- Bipartisan effort in Congress reportedly seeking to restore a COVID-19 relief program for restaurants, with the potential for additional aid to hard-hit businesses
- COVID-19 continues to be disruptive to businesses with spikes in infections caused by two variants
- Some officials are skeptical about offering further business relief amid strong economic factors
Summary by Dirk Langeveld
Nearly two years after the start of the COVID-19 pandemic, the virus continues to disrupt businesses and consumer activities. However, efforts to revive relief programs or introduce new ones are facing an uphill battle.
The federal government’s largest COVID-19 pandemic relief programs, the Paycheck Protection Program and COVID Economic Injury Disaster Loan program, have both stopped taking applications. The U.S. Small Business Administration also oversaw two smaller grant programs targeted at live venues and the restaurant industry.
Funding for the latter program, the Restaurant Revitalization Fund, fell well below demand. The $28.6 billion program offered grants of up to $10 million to support restaurants, bars, and other businesses in the food and beverage industry, which suffered major revenue losses during the pandemic. The Restaurant Revitalization Fund provided support to about 101,000 businesses, but another 177,000 applicants went unfunded.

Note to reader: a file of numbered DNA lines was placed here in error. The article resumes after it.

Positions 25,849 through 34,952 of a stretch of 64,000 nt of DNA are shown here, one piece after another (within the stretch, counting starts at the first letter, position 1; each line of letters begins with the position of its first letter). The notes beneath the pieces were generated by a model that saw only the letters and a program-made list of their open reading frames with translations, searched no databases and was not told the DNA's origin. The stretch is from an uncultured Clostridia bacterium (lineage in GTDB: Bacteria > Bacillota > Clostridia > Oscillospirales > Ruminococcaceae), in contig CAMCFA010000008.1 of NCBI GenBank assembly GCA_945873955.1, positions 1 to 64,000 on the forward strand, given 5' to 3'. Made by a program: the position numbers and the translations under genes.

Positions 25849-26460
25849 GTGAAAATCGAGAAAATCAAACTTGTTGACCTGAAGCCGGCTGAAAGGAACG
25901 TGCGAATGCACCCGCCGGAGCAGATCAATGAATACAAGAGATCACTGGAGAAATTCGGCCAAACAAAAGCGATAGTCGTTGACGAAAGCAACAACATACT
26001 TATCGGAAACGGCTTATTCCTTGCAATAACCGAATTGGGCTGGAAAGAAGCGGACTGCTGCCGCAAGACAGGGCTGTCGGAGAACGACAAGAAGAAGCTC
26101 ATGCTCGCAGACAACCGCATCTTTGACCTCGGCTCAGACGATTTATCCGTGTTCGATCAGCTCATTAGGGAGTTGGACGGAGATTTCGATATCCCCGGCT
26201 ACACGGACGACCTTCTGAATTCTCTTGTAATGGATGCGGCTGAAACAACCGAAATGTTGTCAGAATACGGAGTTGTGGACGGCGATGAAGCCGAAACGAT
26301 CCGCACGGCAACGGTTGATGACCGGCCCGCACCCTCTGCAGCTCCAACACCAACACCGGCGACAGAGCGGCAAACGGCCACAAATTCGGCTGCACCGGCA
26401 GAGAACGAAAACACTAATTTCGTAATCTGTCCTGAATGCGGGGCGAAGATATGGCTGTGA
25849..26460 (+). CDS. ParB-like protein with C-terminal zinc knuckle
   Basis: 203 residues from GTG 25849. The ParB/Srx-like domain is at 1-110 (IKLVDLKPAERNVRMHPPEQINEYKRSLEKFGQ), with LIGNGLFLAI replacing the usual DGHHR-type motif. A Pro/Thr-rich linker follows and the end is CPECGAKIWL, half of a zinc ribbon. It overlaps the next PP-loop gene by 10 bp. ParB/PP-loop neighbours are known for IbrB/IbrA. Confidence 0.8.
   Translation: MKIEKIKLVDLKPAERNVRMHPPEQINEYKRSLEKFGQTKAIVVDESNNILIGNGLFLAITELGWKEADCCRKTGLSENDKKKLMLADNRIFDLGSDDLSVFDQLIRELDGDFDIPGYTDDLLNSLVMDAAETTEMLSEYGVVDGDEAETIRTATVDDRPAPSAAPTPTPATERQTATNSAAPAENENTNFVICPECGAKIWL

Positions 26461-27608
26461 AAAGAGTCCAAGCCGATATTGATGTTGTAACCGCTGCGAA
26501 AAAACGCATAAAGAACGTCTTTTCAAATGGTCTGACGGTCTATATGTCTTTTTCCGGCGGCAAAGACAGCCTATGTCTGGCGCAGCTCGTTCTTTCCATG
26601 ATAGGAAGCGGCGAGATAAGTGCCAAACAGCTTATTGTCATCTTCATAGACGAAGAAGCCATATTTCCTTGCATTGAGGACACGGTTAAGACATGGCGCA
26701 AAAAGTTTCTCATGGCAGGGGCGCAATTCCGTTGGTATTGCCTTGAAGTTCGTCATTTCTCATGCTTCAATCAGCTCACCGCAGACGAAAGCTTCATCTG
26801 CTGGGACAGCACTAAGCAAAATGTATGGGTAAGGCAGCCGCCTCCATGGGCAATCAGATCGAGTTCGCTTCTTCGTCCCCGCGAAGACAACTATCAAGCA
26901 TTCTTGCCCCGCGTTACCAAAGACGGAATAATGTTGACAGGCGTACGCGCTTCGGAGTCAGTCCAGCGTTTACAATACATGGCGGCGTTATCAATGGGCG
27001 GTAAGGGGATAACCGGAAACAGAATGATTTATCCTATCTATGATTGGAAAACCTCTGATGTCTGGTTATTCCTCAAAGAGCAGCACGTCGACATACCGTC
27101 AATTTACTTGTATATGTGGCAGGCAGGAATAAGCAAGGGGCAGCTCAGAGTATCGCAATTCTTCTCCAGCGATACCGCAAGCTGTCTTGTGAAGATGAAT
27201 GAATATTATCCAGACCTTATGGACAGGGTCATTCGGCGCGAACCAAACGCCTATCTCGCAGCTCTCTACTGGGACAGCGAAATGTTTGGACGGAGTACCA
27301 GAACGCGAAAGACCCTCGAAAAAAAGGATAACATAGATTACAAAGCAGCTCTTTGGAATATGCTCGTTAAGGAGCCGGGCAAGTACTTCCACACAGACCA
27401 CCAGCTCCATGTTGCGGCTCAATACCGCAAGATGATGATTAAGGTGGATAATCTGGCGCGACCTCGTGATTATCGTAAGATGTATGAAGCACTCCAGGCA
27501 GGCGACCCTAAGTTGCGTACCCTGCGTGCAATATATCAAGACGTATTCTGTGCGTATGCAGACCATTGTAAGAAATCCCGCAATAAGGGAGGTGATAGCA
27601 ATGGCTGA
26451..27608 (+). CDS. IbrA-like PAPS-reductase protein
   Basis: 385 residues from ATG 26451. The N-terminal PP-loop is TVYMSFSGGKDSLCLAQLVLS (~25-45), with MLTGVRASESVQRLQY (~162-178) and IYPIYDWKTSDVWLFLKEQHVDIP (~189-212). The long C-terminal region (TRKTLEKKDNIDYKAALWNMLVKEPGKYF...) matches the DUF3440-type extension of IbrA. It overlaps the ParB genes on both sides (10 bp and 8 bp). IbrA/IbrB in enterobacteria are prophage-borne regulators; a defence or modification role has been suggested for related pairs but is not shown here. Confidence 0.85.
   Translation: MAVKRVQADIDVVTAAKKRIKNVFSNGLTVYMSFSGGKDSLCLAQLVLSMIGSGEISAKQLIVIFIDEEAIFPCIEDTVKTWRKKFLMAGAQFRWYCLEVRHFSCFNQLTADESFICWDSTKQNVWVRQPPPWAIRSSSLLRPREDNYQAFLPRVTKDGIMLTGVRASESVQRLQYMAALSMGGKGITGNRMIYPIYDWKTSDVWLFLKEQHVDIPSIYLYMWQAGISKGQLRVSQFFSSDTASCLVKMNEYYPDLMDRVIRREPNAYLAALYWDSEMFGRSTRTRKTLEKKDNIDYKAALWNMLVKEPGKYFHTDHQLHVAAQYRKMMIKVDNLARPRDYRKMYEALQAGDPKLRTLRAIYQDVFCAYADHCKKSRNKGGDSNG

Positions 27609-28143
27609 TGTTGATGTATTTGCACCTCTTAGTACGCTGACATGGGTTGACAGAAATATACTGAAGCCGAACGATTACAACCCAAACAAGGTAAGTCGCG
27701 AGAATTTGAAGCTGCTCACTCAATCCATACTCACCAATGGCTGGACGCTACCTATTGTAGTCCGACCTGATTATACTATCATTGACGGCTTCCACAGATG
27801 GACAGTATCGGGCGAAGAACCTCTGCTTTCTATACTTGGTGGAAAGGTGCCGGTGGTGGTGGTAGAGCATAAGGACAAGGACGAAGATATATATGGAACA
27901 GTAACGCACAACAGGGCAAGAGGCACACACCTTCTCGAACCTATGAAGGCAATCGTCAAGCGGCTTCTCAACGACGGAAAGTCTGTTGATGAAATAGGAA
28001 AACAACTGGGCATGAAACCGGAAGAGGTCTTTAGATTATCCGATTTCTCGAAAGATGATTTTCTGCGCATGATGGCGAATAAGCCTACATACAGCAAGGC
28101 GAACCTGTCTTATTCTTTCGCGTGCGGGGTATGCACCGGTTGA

This situation prompted efforts in Congress to buoy the program with enough money to fund all requests, though these proved unsuccessful. While the introduction of COVID-19 vaccines last year raised hopes that consumer dining habits would soon return to normal, the emergence of the Delta and Omicron variants late last year drove spikes in infections and renewed uncertainty. The National Restaurant Association, which has maintained its call to replenish the Restaurant Revitalization Fund, says the industry is struggling with a “smaller workforce, rising food and payroll prices, increased occupancy costs, and supply chain delays [placing] greater financial strains on restaurants already struggling on thin margins.”
The Washington Post reports that Senators Ben Cardin and Roger Wicker, who spearheaded an unsuccessful effort to add new funds to the Restaurant Revitalization Fund, are seeking to renew this effort using $68 billion in new spending as well as unallocated funds from other programs. The senators are reportedly attempting to attach such legislation to a government funding bill, and the money could also be used to support other businesses that have been disproportionately impacted by the pandemic.
However, proposals to establish more business relief have also attracted skepticism. CNN reported that Cardin and Wicker’s efforts stalled in December, and that discussions on the matter were still in their early stages.
A Biden administration official commenting to CNN also offered a harsh assessment of new business relief funds, aside from the potential for “something small” for restaurants. The official said that with there was little appetite to “bail out businesses if the economy seems strong.”
Some other pieces of legislation introduced in Congress aim to provide targeted relief to hard-hit businesses, including one for the hotel industry and another for the fitness industry. There has also been no movement on these proposals since their referral to committee.